E3 2011: Need for Speed: The Run hands-on preview

Get back in the goddamned car!

So that helicopter… Here’s where the added narrative starts to make sense. Framing itself as Hollywood car porn is by no means a simple coat of popcorn paint over just another NFS game. Instead it’s introducing several gameplay aspects of death-defying intensity that you haven’t even experienced, not even in the most combative car game. The copter swoops and shines a spotlight on the dark streets below. If you don’t swerve frantically to avoid the light, the bad guys above will have no problem filling your exotic ride with high caliber slugs.

And this is all going down while you’re participating in a race. That helicopter will take down bridges above you and even ignite civilian vehicles on the road in to bombastic explosions of obstructive fire. Luckily, the expected roster of licensed chariots is up to the challenge, handling deftly with slick NFS polish. Car phsyics will vary greatly, but the developers described the overall handling as somewhere in between the arcade thrills of Hot Pursuit and the sim-focused SHIFT.

The mob can take Jack down, but almost never completely out. Right at the beginning of the race, a mobster vehicle comes out of nowhere and T-bones Jack’s pristine Mustang Shelby Super Snake out of commission. And thus begins the controversial “on-foot” missions... Perhaps it was because I saw the exact same demo several times before I finally played it for myself, but I found the cineractive events… less than remarkable. Run, dodge, grab, punch – it was all pretty standard, but at least it was over quickly and got Jack back into a vehicle. (A stolen police cruiser, no less!)

I made it a point to fail the cineractives a number of times. I’m fine with brief aside as long as the crux of the racing isn’t impacted. Fortunately, they’re by-the-numbers moments, so I can happily confirm that if you somehow manage to botch these rock stupid onscreen prompts, you restart at the on foot portion without losing any of the progress previously earned behind the wheel.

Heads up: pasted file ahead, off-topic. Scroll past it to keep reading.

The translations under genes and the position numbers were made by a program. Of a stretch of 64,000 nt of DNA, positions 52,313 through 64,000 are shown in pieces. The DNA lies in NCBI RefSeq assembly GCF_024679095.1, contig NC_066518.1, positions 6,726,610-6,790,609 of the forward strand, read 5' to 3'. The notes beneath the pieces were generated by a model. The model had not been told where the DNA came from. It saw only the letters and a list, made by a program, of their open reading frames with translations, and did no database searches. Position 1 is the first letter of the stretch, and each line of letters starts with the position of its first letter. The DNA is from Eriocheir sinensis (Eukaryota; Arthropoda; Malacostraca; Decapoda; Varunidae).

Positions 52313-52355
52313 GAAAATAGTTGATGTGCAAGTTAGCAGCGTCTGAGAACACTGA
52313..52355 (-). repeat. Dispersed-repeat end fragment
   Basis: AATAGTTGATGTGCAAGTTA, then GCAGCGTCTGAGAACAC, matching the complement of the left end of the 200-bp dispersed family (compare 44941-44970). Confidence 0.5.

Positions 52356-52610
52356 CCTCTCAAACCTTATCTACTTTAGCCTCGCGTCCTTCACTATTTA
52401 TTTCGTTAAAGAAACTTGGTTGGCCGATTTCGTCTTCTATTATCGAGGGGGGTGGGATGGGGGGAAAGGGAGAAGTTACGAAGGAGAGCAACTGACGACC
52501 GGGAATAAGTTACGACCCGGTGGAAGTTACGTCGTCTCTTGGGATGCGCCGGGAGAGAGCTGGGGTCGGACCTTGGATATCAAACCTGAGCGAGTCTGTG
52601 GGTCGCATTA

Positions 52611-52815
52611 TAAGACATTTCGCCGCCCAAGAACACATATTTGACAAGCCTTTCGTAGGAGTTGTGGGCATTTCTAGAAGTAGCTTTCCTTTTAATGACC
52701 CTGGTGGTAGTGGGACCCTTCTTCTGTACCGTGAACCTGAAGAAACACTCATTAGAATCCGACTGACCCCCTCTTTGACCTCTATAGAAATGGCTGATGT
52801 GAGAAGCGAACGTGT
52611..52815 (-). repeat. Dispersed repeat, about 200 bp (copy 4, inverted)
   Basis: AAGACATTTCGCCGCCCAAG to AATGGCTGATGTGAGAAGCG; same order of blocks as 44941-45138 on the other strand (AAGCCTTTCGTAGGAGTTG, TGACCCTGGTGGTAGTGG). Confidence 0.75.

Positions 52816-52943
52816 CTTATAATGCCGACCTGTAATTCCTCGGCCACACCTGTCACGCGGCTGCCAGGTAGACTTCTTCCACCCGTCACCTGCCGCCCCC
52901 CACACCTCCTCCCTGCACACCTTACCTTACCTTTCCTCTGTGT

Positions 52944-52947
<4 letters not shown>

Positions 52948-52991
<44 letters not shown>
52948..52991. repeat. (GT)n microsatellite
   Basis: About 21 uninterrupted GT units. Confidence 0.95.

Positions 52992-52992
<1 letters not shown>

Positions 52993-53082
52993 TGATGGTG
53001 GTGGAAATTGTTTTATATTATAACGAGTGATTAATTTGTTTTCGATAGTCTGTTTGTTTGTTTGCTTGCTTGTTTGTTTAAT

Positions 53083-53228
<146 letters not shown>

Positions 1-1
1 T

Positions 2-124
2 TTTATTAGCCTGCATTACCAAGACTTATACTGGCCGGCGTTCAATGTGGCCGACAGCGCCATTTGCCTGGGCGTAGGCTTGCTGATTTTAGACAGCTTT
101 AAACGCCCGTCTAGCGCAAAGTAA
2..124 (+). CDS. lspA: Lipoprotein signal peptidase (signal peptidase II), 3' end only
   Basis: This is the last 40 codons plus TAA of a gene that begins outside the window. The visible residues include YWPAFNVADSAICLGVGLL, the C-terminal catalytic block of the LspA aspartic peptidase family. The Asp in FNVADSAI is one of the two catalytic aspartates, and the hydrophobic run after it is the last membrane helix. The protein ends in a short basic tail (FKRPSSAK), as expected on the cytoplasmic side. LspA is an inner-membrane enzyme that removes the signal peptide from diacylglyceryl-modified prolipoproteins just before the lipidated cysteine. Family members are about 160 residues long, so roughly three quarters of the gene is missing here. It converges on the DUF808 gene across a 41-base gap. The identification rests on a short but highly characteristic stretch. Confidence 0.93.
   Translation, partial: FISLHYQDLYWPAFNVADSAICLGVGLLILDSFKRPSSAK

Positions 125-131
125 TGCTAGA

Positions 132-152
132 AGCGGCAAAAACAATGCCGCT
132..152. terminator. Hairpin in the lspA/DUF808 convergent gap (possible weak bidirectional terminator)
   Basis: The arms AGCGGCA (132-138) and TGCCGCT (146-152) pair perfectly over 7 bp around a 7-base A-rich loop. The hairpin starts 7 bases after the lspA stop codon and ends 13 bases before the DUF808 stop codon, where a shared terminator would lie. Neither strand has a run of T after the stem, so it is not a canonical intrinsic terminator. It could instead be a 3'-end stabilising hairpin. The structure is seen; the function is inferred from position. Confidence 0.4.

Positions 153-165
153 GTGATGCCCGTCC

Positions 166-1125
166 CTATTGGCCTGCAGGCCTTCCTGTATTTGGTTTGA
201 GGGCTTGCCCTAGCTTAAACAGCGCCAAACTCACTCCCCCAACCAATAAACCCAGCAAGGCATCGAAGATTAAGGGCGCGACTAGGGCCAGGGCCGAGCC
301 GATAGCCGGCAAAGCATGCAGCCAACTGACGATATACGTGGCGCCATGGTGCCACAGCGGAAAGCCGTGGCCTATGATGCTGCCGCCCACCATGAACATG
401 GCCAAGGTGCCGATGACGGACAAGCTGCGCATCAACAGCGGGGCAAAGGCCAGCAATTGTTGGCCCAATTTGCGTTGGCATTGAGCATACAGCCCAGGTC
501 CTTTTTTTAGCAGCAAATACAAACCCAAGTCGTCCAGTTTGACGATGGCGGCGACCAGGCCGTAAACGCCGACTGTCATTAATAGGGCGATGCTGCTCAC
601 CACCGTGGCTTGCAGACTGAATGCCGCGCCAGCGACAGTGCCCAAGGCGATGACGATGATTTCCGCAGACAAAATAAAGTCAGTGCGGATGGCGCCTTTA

Some prompts allow for a little more branching interactivity, such as when my car flipped upside down and screeched to a halt on the tracks of an incoming train. Using the analog stick and the X button in different combinations I eventually figured out that I can only extricate Jack by first unbuckling my seatbelt (Up + X) then kicking out the driver side window (Right + X). You could call it Heavy Rain esque, but IMO, it’s more like Dragon’s Lair without the pause of a chapter-skipping Laserdisc. Diagnosis: Meh…

Ultimately, I found the out-of-car portions underwhelming, but in their defense, they’re brief, simple and certainly serve a greater purpose towards maintaining a consistent, unpredictable intensity throughout a far more thrilling take on the NFS series. There’s so much gameplay potential within these action elements, it’d be a shame if the naysayers allowed those brief “Press A to Win” bridging sequences spoil one the franchise’s most uniquely fun departures in recent years. Dude, it’s a pulse-pounding race to win and STAY ALIVE: A Need for Speed mixed with a Need to Breathe!

Jun 17, 2011

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